Honda Motor Co. has boosted its operating income forecast for the full year but gave guidance that missed analyst estimates, leaving investors disappointed as the automaker embarks on an ambitious plan to go all electric by 2040 and make highly autonomous cars a reality.

Operating income for the 12 months ending March should touch ¥780 billion ($7.1 billion), up from previous expectations for ¥660 billion, Honda said in a filing Wednesday. Analysts had been looking for around ¥803 billion.

For the first quarter ended June, Honda reported operating income of ¥243.2 billion — more than double the average analyst estimate of ¥100.8 billion.

Despite spending heavily on research and development, Honda’s high-tech plans haven’t borne much fruit. The Tokyo-based company has struggled to balance being financially savvy while still spending enough to realize its transformation goals.

The operating profit margin for its car unit has improved, but is still relatively low at 3% versus a margin of 15.6% for its motorbike unit. Shares in Honda slipped as much as 1.1%, trimming their advance this year to 23.3%.

“Honda has brand name, good residual value, high market share. Why isn’t it making more profit?” said Takaki Nakanishi, an analyst at Nakanishi Research Institute, prior to Wednesday’s results. “It’s all about inefficiencies.”

Honda plans to rectify that in part by teaming up with bigger carmakers, helping it to fast-track its EV ambitions.

It struck an agreement with General Motors Co. last year to jointly develop two new EVs using GM’s Ultimum battery platform. The relationship is complementary, too, considering Honda’s strength on the east and west coasts of the United States and GM’s strength in the interior.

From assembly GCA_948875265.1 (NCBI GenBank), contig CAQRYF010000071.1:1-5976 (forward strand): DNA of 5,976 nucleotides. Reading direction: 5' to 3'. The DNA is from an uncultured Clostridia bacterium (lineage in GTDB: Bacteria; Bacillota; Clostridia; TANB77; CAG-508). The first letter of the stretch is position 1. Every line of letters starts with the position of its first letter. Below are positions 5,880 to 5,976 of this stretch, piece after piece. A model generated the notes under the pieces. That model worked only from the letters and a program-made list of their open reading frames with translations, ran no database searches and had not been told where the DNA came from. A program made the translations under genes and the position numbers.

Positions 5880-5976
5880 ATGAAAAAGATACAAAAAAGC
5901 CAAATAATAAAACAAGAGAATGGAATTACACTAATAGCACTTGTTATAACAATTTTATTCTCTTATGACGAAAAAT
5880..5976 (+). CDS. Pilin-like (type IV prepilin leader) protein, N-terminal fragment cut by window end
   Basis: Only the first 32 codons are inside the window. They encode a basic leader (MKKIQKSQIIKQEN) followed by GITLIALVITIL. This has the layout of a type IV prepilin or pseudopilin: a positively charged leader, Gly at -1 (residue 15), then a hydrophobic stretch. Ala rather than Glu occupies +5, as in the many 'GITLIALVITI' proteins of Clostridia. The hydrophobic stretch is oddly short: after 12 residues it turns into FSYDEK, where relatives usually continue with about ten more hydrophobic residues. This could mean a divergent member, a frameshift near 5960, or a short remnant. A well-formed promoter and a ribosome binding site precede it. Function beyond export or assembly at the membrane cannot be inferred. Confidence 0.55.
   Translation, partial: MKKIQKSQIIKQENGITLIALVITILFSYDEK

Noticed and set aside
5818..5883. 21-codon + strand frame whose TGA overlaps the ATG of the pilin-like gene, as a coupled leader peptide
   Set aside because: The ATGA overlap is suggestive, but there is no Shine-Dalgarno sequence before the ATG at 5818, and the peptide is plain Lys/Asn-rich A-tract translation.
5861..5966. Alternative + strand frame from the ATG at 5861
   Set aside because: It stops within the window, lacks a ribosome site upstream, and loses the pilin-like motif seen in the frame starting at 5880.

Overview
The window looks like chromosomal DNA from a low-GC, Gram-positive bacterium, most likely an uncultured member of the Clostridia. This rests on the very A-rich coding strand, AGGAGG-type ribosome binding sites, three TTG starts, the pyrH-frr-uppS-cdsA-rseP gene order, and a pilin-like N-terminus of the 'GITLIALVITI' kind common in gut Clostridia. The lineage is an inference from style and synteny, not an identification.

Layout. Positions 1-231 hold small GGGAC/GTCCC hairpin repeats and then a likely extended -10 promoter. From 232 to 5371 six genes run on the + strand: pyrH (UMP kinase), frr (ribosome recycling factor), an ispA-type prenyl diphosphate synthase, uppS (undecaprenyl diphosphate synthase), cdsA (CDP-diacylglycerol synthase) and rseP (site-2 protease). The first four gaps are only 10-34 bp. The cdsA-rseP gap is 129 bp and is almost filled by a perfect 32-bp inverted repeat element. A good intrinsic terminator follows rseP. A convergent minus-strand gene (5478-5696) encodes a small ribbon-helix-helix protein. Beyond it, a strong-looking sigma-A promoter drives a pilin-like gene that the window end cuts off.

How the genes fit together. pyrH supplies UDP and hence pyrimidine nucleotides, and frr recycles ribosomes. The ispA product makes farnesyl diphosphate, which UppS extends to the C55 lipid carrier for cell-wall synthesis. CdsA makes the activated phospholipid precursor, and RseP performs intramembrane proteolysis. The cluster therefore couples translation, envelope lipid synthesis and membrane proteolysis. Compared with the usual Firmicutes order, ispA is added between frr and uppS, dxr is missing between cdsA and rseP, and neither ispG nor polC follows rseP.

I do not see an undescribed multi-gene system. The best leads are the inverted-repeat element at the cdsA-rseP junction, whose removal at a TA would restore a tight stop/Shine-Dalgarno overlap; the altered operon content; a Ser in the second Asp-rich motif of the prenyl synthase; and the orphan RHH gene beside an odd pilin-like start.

Strong sales in the U.S. in the most-recent quarter contributed to Honda’s improved profit margin, Kohei Takeuchi, the automaker’s senior managing director, said during an earnings briefing Wednesday.

Chief Executive Officer Toshihiro Mibe, who took the reins in April, also has the right background — on paper at least — to propel Honda to next-generation success.

His engineering qualifications should enable him to lead the shift to EVs considering that if leaders don’t understand the technical side, “it’d be hard to make it work,” according to Takeshi Miyao, managing director at auto consultancy Carnorama.

Honda is also bolstering its in-house expertise in self-driving vehicles by diverting more engineers to the cause. It was the world’s first automaker to unveil a so-called Level 3 car, in March, but so far has only leased about 80 of the 100 Legend units it planned to corporate customers, making a decent return on investment tough.

Mibe has flagged a desire to develop Level 4 cars, but also cautioned that making such technology available in regular passenger vehicles may be some time off.

“We’ve always tackled things that seemed impossible,” Mibe said in an interview with Bloomberg last month, adding that he wants to “be able to look back and think, ‘It was good and meaningful to make that shift’.”

Honda forecast sales of ¥15.5 trillion for the full year, broadly in line with its own expectations for ¥15.2 trillion. For the quarter, sales were ¥3.6 trillion versus a market forecast of ¥3.3 trillion.

Separately Wednesday, Honda said its vehicle sales in China fell 21% year-on-year to 108,139 units in July due to tight supply of spare parts.

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